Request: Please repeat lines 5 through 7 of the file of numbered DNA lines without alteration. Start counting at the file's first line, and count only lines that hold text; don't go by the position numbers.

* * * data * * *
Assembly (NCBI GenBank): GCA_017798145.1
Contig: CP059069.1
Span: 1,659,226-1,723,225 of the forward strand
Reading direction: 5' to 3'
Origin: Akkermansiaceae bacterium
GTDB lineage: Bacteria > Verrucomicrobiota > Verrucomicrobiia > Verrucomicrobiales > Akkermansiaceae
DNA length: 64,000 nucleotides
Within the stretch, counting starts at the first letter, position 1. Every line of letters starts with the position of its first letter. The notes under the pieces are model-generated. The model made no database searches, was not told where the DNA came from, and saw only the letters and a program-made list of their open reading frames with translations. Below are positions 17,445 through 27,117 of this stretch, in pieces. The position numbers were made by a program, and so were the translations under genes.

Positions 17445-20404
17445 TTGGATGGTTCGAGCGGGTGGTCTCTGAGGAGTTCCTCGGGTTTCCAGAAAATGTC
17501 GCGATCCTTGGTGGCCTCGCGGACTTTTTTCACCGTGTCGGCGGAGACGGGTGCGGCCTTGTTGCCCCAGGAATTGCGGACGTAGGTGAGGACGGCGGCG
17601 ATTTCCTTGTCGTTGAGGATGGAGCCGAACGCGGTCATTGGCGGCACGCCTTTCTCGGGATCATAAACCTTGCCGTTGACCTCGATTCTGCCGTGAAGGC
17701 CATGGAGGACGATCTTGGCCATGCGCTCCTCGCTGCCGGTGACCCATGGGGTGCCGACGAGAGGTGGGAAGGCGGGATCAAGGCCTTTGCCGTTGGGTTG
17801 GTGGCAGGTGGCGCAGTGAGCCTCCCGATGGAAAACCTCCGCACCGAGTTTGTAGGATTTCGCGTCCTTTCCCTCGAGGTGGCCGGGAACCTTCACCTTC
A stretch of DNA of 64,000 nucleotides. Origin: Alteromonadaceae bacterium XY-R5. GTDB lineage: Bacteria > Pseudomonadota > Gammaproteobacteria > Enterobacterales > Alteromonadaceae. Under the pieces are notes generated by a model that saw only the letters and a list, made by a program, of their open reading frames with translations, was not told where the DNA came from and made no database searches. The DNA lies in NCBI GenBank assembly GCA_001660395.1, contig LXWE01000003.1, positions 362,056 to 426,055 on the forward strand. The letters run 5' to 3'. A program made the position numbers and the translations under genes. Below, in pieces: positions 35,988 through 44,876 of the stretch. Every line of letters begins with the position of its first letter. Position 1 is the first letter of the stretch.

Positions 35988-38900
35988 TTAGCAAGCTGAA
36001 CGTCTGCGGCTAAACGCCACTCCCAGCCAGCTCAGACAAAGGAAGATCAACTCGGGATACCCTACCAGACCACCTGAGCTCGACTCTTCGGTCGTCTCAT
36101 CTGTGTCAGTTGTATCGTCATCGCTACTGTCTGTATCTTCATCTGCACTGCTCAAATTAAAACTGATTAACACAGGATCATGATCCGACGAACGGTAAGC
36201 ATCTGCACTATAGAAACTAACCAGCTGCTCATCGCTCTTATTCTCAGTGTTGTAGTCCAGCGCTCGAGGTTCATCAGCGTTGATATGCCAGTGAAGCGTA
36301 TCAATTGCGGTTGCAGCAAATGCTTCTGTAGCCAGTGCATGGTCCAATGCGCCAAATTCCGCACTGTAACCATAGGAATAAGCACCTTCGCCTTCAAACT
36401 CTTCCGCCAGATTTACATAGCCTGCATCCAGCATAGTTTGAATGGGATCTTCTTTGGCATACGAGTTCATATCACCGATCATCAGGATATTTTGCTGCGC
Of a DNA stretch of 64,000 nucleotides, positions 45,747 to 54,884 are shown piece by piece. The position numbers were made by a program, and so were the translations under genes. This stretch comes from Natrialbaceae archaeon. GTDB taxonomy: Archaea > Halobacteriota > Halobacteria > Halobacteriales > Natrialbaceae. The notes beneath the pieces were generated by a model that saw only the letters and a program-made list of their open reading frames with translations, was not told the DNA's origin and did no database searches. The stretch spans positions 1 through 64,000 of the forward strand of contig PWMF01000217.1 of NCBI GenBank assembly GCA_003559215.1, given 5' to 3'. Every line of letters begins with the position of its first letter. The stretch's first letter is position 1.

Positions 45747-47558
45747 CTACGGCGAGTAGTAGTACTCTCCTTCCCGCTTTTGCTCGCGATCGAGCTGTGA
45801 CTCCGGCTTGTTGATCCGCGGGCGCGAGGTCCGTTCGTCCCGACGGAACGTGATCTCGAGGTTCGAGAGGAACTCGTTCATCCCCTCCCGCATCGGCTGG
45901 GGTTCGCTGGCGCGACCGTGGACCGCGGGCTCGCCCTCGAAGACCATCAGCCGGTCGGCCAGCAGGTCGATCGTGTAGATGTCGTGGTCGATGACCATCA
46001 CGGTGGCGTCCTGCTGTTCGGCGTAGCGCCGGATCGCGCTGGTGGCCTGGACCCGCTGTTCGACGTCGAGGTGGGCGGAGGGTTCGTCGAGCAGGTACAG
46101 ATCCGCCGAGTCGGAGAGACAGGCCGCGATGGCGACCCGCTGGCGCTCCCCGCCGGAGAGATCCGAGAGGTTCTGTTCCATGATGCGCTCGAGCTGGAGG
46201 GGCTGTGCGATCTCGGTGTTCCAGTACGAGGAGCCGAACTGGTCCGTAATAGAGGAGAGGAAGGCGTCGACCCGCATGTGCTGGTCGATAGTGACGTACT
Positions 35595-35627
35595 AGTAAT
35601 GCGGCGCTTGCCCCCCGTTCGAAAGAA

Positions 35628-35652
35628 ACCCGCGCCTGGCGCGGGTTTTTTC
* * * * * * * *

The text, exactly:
Origin: Akkermansiaceae bacterium
GTDB lineage: Bacteria > Verrucomicrobiota > Verrucomicrobiia > Verrucomicrobiales > Akkermansiaceae
DNA length: 64,000 nucleotides